"All wrought iron had been removed from public places for use in the war effort. Streets were denuded of gates, railings and anything else not serving an essential purpose. Our trudge up the steep hill of Erlanger Road to my grandparents' house evokes the memory, not only of aching legs but of the stubs of metal at the edge of the front gardens that had formerly been graced by wrought iron railings. "
Rosemary Radley, Blackheath,
BBC2 Wartime People's War,
Contribution: November 2003
"Many London squares were stripped of their historic railings in 1941 and are still enclosed by ugly chain link fencing. The Crown Estate's superb reinstatement of the railings to Park Square East and West, plus the new gates to Regent's Park (following the original designs) has transformed one of London's greatest architectural set- pieces.
"Most recently [we have seen] the completion of works to restore Brunswick and Bloomsbury Squares. Both are included within the English Heritage Register of Parks and Gardens of Special Historic Interest and both have been awarded grants. The works included new planting, path repairs, new furniture and, at Brunswick Square, the reinstatement of the impressive perimeter railings and gates.
"The works complement the landscape works recently completed at the adjoining Coram's Fields to restore elements of the historic landscape and provide new play facilities."English Heritage Website
In 1940, during WW2, Prime Minister Winston Churchill appointed press baron Lord Beaverbrook to be his Minister of Supply and Beaverbrook set about the task with his customary zeal. Underground munitions factories were set up in old mines and in July Beaverbrook launched a press campaign for the public to donate aluminium pots and pans to make fighter aircraft: "We will turn your pots and pans into Spitfires and Hurricanes, Blenheims and Wellingtons." The public responded by donating over 70,000 tons of aluminium, a good percentage of which was recycled in aircraft production.
Beaverbrook also identified a need for heavier raw materials like iron and steel for munitions. In 1941 the government passed an order compulsorily requisitioning all post-1850 iron gates and railings for the war effort, with a few exceptions made for items of particular historic interest, usually elaborate gates.
Eye witnesses reported council workmen arriving with sledgehammers, cutting equipment and lorries, taking everything in their path, leaving only stubs. The iron was loaded onto council lorries and driven off, supposedly for despatch to steel works around the UK, where it would be melted down and recycled.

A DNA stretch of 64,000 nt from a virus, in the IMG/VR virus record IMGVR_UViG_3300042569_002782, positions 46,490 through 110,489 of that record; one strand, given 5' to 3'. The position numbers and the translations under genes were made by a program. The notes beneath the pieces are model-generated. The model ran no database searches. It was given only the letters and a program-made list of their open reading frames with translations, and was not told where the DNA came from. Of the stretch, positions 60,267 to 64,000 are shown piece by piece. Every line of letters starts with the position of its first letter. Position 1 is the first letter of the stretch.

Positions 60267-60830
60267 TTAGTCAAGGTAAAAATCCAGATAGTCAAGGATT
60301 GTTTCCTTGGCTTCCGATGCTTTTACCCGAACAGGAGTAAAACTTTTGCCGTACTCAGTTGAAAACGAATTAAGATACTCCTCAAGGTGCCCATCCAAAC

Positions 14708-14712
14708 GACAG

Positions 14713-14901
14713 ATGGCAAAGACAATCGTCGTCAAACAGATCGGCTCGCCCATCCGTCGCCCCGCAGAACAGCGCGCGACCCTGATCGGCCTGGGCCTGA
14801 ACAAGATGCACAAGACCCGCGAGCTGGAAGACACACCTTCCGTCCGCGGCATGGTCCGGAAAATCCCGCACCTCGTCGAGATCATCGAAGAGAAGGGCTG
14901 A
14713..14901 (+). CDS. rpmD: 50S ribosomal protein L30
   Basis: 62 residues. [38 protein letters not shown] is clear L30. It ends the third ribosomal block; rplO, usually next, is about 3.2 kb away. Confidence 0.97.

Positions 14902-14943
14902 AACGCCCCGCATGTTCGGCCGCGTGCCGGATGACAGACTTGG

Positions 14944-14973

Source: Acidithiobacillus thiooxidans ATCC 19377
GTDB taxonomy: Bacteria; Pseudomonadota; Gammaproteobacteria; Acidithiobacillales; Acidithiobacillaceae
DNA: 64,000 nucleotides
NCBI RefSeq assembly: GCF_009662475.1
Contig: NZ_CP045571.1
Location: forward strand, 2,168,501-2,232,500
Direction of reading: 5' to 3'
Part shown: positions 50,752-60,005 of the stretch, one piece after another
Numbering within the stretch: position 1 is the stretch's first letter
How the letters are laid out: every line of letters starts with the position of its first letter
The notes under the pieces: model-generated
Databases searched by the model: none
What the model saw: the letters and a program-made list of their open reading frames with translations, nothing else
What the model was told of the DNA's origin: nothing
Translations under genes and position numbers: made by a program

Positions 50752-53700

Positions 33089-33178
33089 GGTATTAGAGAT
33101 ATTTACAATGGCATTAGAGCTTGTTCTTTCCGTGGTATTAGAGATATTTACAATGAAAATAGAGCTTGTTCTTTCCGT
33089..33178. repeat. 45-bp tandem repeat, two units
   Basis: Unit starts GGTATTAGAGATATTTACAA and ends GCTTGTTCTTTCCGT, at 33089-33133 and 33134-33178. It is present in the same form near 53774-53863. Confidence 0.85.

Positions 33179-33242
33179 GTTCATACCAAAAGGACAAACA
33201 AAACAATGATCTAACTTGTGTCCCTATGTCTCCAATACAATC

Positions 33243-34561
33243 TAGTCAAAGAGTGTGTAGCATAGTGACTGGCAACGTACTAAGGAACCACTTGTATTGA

In fact the fate of much of the cut down ironwork remains a mystery and there is considerable scepticism over how much iron was recycled for munitions and how was much merely dumped (see Whatever Happened to our Railings?).
The loss of this ironwork was keenly and long felt and replacing lost iron railings with traditional style replicas is often the first objective of any restoration. To meet the demand for replacing lost iron gates and railings, a number of specialist ironwork firms will supply ironwork made using traditional techniques and designs. Many of the original pattern books have survived and can be used to choose a style for a modern railing using traditional materials.
Replacement gates to Regent's Park at Park Square East. By the early 20th century, the original John Nash gates and railings at Park Square were in a poor state and were replaced with utilitarian versions. Work to replace them in the original style was completed in 2002, when the new gates were opened by HRH the Prince of Wales.
Victorian and. Edwardian railings were made by casting iron in sand moulds and finished with a decorative finial on the top of each rail. Cast iron, although more brittle, seems more resistant to corrosion than wrought iron, possibly because of its foundry skin and higher carbon content. Wrought iron railings of any age are generally covered in paint and liable to a build-up of rust in water although properly cared for wrought iron will last just as well if not better than cast iron. Gates and window balconies often featured swirling wrought iron decorative motifs.
When deciding to restore the gate or railings around a park or garden, any historical records of the appearance of the original ironwork will be very useful. If any part of the original railings has survived, this can be analysed for the original paint type and colour.
Wrought iron is made by heating the material to red heat in a furnace and then hammering it on an anvil.
Historically, wrought iron was made by a special process that included slag which was beaten into the iron to give a grained appearance, making the finished product almost resemble wood. This grained wrought iron had a very high tensile strength. At one point wrought iron was used for almost all quality ironwork in construction.
Cast iron is a hard, brittle, non-malleable iron-carbon alloy, cast into shape, containing 2 to 4.5 percent carbon, 0.5 to 3 percent silicon, and lesser amounts of sulphur, manganese, and phosphorus.
It is made by remelting pig iron, often along with substantial quantities of scrap iron and scrap steel. The final shape is achieved by pouring the iron into moulds.
Traditional Victorian cast iron was made by sand-casting, where the molten liquid was poured into a sand-based mould and left to cool.